• If residents have time to prepare, they should bring prescription medications, extra clothing, pillows, blankets, hygiene supplies, important documents and other comfort items. If possible, they should also include any special items for children such as diapers, formula and toys, and items needed by family members with unique needs. Importantly, after the lessons learned in Hurricane Katrina, many shelters do accept pets and the Red Cross web site will indicate which ones do.
  • Salvation Army Shelter Information
  • FEMA Transitional Sheltering Assistance (TSA) was approved in Texas for eligible disaster survivors who have a continuing need for shelter because they are unable to return to their homes for an extended period of time. This initiative is intended to provide short-term lodging for eligible disaster survivors whose communities are either uninhabitable or inaccessible due to disaster-related damage. FEMA will contact you if you are eligible for the program. A listing of available hotels under this program can be found at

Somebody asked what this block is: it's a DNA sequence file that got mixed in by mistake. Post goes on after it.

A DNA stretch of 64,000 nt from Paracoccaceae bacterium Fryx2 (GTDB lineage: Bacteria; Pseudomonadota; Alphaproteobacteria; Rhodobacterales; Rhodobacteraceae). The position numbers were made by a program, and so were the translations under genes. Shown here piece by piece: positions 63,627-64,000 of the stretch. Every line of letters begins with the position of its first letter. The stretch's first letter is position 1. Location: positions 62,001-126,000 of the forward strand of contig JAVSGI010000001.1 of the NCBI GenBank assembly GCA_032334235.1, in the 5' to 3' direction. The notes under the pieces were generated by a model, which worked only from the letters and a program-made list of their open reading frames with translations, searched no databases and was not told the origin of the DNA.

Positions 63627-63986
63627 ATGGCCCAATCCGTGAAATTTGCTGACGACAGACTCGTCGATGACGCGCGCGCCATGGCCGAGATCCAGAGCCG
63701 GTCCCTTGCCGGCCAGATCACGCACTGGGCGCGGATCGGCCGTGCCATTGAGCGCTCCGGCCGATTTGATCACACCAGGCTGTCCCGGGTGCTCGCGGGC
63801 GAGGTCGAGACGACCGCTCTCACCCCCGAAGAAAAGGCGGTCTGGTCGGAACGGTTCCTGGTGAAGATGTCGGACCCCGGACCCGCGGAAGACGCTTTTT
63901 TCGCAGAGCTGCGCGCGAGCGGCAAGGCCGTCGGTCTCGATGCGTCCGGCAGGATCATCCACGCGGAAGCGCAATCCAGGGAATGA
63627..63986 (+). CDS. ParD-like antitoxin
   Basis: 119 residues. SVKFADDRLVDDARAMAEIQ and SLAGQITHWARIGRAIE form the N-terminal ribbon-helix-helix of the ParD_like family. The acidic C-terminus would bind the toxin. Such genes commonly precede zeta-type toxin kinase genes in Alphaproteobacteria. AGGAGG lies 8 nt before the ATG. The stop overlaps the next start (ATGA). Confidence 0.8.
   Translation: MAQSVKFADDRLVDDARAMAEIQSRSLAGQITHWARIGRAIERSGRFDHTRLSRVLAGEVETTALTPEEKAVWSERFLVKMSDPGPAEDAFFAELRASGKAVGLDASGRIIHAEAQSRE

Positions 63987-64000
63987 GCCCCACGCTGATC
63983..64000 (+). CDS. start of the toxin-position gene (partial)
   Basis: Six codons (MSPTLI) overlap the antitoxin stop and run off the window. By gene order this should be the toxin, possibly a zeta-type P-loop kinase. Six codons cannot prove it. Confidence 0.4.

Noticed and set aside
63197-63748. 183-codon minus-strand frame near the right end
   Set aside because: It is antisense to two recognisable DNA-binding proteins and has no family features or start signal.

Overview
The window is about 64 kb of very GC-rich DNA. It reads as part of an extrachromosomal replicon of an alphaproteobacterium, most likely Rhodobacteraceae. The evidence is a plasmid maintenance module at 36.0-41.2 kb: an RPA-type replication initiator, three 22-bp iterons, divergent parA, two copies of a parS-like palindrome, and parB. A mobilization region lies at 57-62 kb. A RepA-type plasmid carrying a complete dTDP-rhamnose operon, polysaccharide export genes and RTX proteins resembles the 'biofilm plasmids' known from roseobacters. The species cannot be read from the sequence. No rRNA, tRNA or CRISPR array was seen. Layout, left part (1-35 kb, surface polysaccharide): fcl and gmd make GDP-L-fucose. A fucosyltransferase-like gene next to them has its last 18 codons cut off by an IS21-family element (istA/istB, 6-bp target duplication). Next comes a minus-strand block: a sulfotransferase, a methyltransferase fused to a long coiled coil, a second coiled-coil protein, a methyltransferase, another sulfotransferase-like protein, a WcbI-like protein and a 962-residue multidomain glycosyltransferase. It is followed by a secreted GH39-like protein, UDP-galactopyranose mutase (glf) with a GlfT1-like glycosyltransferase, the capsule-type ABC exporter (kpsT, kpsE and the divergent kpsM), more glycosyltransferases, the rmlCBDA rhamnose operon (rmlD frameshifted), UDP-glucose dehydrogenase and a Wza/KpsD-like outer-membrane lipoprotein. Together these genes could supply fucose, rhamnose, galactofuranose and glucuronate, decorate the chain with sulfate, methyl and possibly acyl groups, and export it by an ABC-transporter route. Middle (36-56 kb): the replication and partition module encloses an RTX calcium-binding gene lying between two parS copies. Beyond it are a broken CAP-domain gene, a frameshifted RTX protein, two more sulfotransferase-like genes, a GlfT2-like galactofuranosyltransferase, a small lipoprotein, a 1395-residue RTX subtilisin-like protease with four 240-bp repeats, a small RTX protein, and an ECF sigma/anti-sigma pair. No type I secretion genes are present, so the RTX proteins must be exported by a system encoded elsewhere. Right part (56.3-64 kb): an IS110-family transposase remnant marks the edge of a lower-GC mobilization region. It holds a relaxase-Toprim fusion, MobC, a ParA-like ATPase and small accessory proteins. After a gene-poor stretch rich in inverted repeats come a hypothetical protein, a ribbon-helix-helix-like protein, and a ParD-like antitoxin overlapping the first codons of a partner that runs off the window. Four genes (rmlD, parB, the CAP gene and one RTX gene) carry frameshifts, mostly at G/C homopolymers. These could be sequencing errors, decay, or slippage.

• Airbnb Disaster Response Program


Post-Storm Financial Assistance

Disaster survivors are eligible for Individual Assistance through FEMA to help cover housing costs and immediate needs. There is no income threshold for FEMA assistance and the assistance does not have to be paid back. The federal government also offers low-interest loans through the Small Business Administration (SBA) to help replace personal property lost in a disaster. Those must be repaid.

  • Determining Eligibility. There are several federal and private resources to help households who have financial needs following a federal disaster. Federal assistance can include grants for temporary housing and uninsured personal property losses. To determine if they qualify for help, residents should: